By considering the effects of resonant scattering on Fe xvii line ratios, de Plaa et al. (2012) constrain the turbulent velocity in N5813 to be , significantly larger than our value of 70 . However, we do not view this as a serious discrepancy for several reasons. First, as mentioned above, the limits provided by equation 4 are expected to be rough estimates. In particular, the coherence length is unknown and the only hard constraint is that . Second, as noted by the authors themselves, the atomic data used to calculate the line ratios in de Plaa et al. (2012) suffer from significant systematic uncertainty. For example, by comparing results derived with the spex333http://www.sron.nl/spex code versus AtomDB444http://www.atomdb.org, they find inferred turbulent velocities for N5813 that differ by almost a factor of two. Finally, we note that there are plausible physical origins for the higher level of turbulence found by de Plaa et al. (2012). For example, they place constraints for the central  kpc only, where the turbulent velocity may be larger than the total ICM average due to the influence of the AGN, whereas the estimates given here are averages over the entire region interior to each shock. The trend of the inferred turbulent speed decreasing with radius (Table 2), although not statistically significant, is consistent with this picture. It is interesting to note that the turbulent velocity inferred from the width of the central  kpc shock is consistent with the range given by de Plaa et al. (2012), although, as noted above, the errors are large and the effects of the larger relative PSF are unclear. Additionally, we note that the resonant line ratio may also be affected by bulk flows in the ICM (e.g., the radial gas flows behind the shock fronts), possibly leading to an over-estimate of the turbulence.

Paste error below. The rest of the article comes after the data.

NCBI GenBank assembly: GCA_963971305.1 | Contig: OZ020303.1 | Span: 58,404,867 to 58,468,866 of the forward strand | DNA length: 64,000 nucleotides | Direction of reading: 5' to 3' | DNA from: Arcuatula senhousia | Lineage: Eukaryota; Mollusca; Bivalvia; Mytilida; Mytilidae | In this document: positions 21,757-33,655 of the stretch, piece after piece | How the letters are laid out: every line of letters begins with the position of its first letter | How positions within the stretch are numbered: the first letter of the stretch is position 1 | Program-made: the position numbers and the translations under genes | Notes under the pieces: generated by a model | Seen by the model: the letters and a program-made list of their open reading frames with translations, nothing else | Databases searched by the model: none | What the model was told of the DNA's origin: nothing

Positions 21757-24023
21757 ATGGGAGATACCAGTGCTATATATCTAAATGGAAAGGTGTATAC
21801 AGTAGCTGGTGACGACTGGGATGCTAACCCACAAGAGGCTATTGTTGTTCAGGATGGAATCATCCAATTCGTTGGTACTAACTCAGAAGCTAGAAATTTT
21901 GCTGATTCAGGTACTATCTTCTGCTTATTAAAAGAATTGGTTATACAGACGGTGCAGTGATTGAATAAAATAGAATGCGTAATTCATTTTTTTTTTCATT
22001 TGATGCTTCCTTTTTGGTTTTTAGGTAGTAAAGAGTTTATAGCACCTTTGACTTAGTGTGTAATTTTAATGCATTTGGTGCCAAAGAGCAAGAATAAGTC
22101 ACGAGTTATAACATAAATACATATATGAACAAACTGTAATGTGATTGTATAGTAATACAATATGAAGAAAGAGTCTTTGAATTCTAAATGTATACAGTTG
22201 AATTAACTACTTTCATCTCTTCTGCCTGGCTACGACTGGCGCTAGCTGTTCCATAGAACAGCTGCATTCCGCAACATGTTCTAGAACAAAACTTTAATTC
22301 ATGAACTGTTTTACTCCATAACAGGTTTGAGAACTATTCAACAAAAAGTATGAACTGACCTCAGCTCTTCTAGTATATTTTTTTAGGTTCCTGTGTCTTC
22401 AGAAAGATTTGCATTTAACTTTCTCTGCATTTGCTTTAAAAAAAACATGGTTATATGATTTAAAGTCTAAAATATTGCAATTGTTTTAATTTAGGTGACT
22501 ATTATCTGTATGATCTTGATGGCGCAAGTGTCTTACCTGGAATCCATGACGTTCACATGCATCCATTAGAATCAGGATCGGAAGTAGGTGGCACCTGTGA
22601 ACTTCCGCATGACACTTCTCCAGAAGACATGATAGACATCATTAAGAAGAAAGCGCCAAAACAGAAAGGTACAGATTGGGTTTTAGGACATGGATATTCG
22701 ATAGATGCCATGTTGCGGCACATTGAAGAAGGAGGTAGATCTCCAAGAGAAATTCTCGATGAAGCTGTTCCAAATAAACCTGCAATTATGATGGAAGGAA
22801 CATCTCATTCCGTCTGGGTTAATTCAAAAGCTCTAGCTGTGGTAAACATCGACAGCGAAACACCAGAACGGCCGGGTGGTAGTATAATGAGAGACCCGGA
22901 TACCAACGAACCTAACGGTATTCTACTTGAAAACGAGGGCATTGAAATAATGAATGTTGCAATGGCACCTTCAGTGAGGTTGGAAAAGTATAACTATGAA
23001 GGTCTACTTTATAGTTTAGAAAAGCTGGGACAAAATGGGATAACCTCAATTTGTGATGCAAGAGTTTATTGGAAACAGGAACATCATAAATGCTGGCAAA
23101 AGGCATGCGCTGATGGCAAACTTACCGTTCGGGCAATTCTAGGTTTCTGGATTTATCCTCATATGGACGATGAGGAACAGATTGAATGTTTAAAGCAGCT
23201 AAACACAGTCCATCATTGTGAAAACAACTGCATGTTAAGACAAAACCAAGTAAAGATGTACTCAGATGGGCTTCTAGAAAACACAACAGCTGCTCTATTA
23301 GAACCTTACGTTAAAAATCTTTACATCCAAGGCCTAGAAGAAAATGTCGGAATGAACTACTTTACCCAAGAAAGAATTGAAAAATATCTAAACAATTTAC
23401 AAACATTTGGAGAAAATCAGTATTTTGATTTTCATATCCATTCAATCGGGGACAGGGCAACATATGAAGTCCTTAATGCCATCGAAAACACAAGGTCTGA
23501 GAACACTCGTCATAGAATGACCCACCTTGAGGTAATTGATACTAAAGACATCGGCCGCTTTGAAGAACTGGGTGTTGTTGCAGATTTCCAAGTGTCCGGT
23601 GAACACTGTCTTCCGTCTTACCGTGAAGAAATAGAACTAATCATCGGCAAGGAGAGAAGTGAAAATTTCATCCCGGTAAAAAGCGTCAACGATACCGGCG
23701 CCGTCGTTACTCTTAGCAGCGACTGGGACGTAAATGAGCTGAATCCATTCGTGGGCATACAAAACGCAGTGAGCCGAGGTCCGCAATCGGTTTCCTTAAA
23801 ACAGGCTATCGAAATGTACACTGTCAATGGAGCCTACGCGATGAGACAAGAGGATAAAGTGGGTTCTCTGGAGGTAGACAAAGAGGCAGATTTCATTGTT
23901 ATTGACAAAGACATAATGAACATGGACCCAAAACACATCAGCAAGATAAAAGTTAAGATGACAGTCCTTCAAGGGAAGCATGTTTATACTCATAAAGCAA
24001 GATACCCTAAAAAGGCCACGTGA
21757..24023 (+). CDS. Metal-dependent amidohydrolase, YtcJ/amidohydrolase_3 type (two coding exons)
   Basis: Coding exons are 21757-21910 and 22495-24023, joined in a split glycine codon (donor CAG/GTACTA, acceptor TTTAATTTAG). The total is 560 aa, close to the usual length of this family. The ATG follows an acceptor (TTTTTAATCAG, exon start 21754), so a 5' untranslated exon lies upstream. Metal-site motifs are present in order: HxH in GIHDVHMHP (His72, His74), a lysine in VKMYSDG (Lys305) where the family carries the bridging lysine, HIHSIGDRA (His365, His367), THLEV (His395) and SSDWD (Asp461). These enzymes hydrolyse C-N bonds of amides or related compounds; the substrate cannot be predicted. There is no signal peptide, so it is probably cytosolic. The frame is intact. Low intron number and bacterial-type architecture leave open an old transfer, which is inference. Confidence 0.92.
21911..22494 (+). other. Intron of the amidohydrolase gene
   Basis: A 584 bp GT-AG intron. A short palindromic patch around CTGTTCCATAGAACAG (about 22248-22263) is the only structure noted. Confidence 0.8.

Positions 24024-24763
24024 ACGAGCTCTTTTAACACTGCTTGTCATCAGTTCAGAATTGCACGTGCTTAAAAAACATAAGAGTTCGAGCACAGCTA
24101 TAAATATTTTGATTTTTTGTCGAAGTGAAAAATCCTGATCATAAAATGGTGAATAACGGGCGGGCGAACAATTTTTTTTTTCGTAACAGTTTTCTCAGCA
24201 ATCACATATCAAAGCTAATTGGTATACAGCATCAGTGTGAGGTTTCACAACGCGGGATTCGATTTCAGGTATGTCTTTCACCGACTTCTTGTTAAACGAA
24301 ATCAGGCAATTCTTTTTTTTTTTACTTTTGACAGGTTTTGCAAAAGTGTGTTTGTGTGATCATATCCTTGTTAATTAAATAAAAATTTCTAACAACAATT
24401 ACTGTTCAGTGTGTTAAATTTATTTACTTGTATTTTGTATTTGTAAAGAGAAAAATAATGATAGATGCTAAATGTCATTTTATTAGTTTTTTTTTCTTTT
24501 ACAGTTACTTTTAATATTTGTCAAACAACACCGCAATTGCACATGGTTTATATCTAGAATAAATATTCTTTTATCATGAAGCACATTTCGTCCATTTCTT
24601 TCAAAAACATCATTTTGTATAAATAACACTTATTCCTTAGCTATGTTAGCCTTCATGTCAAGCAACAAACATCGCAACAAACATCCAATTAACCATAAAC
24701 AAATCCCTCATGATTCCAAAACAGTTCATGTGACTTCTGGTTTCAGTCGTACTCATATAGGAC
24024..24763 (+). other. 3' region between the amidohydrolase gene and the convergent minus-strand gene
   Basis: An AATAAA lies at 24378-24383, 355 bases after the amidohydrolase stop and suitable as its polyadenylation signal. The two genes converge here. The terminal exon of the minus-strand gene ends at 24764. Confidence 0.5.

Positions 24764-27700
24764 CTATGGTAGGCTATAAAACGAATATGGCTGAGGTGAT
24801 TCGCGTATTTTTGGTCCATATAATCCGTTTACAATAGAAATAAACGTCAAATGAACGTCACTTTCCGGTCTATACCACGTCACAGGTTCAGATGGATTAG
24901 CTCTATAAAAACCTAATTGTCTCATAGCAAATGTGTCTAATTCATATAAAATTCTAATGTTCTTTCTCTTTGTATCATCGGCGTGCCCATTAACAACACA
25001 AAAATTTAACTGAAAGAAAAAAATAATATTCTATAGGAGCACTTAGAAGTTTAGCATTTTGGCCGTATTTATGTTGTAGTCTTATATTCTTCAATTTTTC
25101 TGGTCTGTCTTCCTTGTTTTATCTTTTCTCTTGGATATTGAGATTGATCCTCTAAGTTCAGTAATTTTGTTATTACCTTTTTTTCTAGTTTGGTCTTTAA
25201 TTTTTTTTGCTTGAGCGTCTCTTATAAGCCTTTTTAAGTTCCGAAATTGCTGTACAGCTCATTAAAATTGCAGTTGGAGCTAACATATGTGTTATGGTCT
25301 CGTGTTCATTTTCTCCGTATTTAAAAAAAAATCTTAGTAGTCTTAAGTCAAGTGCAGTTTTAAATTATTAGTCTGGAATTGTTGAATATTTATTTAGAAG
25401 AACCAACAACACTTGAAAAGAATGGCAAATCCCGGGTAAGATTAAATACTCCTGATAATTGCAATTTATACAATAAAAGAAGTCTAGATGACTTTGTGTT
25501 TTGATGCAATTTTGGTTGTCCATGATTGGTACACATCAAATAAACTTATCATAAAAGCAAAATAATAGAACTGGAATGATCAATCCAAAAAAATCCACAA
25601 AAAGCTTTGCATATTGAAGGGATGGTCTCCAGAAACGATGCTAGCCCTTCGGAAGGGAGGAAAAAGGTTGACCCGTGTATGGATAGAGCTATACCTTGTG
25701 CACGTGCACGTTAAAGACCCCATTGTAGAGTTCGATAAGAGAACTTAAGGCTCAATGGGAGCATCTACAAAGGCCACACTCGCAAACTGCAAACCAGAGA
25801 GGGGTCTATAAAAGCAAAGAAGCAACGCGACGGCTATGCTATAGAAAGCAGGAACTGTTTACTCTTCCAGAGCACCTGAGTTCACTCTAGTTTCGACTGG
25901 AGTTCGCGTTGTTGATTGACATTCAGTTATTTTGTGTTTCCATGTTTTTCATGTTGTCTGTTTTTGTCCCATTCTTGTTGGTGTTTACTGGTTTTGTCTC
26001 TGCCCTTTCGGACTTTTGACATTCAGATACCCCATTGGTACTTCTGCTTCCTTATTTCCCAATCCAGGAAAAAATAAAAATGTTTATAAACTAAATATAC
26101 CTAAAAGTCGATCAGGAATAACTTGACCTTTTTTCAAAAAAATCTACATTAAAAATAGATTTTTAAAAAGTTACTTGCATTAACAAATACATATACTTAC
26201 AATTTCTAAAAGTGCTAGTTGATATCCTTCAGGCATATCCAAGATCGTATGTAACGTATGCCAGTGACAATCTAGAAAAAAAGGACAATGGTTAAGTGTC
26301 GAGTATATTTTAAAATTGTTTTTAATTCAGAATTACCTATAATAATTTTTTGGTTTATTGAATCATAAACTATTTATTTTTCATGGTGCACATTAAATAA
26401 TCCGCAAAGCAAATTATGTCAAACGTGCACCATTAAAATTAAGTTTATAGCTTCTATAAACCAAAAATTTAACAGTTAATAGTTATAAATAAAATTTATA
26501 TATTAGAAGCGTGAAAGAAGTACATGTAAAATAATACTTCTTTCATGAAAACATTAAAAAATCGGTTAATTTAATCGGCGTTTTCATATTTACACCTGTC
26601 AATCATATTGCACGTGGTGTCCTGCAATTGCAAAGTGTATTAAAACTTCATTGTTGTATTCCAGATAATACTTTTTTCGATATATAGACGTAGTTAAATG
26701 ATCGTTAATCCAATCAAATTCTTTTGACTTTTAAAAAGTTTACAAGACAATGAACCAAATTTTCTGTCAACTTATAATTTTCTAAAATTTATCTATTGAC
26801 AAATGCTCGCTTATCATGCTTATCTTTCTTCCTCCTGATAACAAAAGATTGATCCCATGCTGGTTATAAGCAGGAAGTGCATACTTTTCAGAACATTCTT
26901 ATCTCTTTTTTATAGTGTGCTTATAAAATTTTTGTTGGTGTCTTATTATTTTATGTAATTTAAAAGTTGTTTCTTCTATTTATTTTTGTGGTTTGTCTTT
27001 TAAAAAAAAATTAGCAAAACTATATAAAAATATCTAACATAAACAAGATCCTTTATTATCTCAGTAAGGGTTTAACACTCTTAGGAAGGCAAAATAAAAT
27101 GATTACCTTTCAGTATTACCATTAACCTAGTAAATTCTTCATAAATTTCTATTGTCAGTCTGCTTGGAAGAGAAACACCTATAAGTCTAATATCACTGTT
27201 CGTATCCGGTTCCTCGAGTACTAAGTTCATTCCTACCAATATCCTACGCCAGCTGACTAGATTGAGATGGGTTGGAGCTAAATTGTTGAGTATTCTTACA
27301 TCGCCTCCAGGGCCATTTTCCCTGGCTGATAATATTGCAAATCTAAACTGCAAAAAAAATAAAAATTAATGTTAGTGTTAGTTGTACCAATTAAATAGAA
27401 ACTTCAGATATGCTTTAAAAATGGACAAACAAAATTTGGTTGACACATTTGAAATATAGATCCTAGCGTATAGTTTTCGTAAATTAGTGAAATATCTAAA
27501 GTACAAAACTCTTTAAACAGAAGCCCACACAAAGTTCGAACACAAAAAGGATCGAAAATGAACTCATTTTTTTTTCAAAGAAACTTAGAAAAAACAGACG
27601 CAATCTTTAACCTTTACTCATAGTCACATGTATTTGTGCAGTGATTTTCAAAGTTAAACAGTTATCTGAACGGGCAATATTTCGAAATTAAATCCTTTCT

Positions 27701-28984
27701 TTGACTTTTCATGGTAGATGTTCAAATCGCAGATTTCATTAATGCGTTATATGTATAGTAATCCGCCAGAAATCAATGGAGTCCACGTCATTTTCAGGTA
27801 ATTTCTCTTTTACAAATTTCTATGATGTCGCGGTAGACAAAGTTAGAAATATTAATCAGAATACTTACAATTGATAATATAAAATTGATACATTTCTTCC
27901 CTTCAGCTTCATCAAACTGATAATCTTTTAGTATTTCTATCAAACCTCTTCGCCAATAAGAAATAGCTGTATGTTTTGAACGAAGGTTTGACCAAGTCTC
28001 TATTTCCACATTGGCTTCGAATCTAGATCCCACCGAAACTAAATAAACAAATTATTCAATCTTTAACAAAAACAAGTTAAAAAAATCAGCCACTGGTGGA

We conclude that, while the measured shock widths are too large to be explained by Coulomb diffusion, they are consistent with arising from the shocks propagating through a turbulent ICM. The implied ratio of turbulent to thermal pressure support, estimated as the ratio of the turbulent energy to the thermal energy (de Plaa et al. 2012), is on the order of a few percent () for a turbulent speed of 70 . For each shock we consider, the local thermal diffusion coefficient , where is the sound speed, is significantly smaller (by up to an order of magnitude) than the implied turbulent diffusion coefficient . Thus, turbulent diffusion dominates the microscopic transport in the ICM (at least in this case, and likely in other similar-size groups, which are expected to have similar bulk ICM properties).